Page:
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Apache Projects
Apache Hive

Apache Hive



The de facto standard for SQL queries in Hadoop

Since its incubation in 2008, Apache Hive is considered the defacto standard for interactive SQL queries over petabytes of data in Hadoop.

With the completion of the Stinger Initiative, and the next phase of Stinger.next, the Apache community has greatly improved Hive’s speed, scale and SQL semantics. Hive easily integrates with other critical data center technologies using a familiar JDBC interface.

What Hive Does

Hadoop was built to organize and store massive amounts of data of all shapes, sizes and formats. Because of Hadoop’s “schema on read” architecture, a Hadoop cluster is a perfect reservoir of heterogeneous data—structured and unstructured—from a multitude of sources.

Data analysts use Hive to query, summarize, explore and analyze that data, then turn it into actionable business insight.

Advantages of using Hive for enterprise SQL in Hadoop

Feature Description
    Query data with a SQL-based language
    Interactive response times, even over huge datasets
Scalable and Extensible
    As data variety and volume grows, more commodity machines can be added, without a corresponding reduction in performance
    Works with traditional data integration and data analytics tools.

How Hive Works

Hive on LLAP (Live Long and Process) makes use of persistent query servers with intelligent in-memory caching to avoid Hadoop’s batch-oriented latency and provide as fast as sub-second query response times against smaller data volumes, while Hive on Tez continues to provide excellent batch query performance against petabyte-scale data sets.

The tables in Hive are similar to tables in a relational database, and data units are organized in a taxonomy from larger to more granular units. Databases are comprised of tables, which are made up of partitions. Data can be accessed via a simple query language and Hive supports overwriting or appending data.

Within a particular database, data in the tables is serialized and each table has a corresponding Hadoop Distributed File System (HDFS) directory. Each table can be sub-divided into partitions that determine how data is distributed within sub-directories of the table directory. Data within partitions can be further broken down into buckets.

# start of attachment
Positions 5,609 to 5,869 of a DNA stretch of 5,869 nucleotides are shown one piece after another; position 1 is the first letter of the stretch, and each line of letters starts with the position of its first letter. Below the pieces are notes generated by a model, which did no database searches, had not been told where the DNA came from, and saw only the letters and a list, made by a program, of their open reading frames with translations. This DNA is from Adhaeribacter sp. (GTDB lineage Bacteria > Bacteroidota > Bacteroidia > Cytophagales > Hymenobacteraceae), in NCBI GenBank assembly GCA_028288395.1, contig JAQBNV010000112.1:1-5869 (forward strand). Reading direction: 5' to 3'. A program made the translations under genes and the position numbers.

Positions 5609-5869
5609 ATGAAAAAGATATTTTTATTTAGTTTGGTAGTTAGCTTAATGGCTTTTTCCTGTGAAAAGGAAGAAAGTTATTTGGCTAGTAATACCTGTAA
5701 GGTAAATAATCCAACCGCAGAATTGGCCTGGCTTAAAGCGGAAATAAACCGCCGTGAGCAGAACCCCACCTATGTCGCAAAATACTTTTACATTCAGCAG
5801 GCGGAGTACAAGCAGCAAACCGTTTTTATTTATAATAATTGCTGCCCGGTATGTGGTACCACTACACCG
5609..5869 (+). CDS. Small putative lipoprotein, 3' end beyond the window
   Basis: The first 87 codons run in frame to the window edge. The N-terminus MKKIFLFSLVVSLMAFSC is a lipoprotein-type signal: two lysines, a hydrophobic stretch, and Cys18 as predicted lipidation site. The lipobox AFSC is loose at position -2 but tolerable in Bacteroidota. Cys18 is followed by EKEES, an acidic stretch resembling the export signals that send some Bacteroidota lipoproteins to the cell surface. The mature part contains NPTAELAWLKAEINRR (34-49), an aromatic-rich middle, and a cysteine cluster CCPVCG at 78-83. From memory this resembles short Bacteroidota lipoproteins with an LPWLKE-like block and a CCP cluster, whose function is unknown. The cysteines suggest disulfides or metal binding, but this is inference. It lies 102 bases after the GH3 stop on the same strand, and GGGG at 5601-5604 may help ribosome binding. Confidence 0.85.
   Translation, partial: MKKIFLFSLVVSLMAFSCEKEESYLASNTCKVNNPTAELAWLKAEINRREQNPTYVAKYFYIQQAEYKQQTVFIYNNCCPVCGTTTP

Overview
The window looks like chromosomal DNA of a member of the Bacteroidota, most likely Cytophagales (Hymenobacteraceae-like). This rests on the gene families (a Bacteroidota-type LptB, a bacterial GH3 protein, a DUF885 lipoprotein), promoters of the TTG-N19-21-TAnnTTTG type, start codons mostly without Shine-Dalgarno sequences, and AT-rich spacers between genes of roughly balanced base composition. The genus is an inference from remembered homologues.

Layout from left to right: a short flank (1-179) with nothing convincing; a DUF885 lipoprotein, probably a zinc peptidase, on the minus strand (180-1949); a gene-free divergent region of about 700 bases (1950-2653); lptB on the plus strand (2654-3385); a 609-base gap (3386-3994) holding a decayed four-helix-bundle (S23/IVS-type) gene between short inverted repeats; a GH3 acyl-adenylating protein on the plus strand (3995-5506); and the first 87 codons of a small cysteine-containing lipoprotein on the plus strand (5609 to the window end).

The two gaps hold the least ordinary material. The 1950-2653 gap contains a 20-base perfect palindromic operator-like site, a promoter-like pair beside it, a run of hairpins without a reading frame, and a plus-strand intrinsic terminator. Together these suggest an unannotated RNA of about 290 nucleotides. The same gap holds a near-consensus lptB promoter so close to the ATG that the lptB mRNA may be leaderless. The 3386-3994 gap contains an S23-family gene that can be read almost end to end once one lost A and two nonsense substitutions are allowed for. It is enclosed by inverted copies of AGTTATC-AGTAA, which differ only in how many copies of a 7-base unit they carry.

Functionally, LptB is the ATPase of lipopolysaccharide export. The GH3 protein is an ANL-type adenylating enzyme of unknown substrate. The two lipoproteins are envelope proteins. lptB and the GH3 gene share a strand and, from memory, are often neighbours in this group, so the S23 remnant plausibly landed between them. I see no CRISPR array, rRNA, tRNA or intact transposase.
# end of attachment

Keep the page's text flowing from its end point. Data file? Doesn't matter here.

Hive supports all the common primitive data formats such as BIGINT, BINARY, BOOLEAN, CHAR, DECIMAL, DOUBLE, FLOAT, INT, SMALLINT, STRING, TIMESTAMP, and TINYINT. In addition, analysts can combine primitive data types to form complex data types, such as structs, maps and arrays.

Innovation & Focus

The Stinger and Stinger.next initiatives successfully delivered a fundamentally new Apache Hive, which evolved Hive’s traditional architecture and made it much faster, with richer SQL standards compliant semantics and petabyte scalability. We continue to work within the Hive community to advance these four key facets of hive:

Deliver sub-second query response times

The only SQL interface to Hadoop designed for queries that scale from Terabytes to Petabytes

Enable transactions and SQL:2011 Analytics for Hive

Provide native interfaces for MDX compliant analytics tools including Excel


The focus for the next major Hive release will be:

Focus Planned Enhancements
MDX interface
    Provide native support for the MDX (multi-dimensional expressions) query language, the de-facto query language used by online analytical process (OLAP) tools, include Microsoft Excel.
Complete SQL:2011 Compliance
    Close the remaining gaps to achieve complete SQL:2011 standard SQL compliance, enabling maximum compatibility with SQL-based BI, visualization and machine learning tools.

Recent Hive Releases


Apache Hive Version Prior Enhancements
  • Hive LLAP: Persistent query servers with intelligent in-memory caching.
  • ACID GA: Hardened and proven at scale.
  • Expanded SQL Compliance: More capable integration with BI tools.
  • Performance: Interactive query, 2x faster ETL.
  • Security: Row / Column security extending to views, Column level security for Spark.
  • Operations: LLAP integration in Ambari, new Grafana dashboards.
  • Speed: HBase to store Hive Metadata
  • Workflow: HPL/SQL – Implementing Procedural SQL in Hive
  • Scale: first version of LLAP, and Hive on Spark
  • SQL: Hive-on-Spark Self Union/Join
  • Speed: Vectorized Map Join brings up to 5x faster map joins
  • Scale: Hybrid-Hybrid Grace Hash Join allows analytical queries at large scale without complex tuning
  • Scale: Bloom Filter support added to ORCFile
  • SQL: Added support for UNION DISTINCT and Interval Types
  • Speed: Cost-based optimizer for star and bushy join queries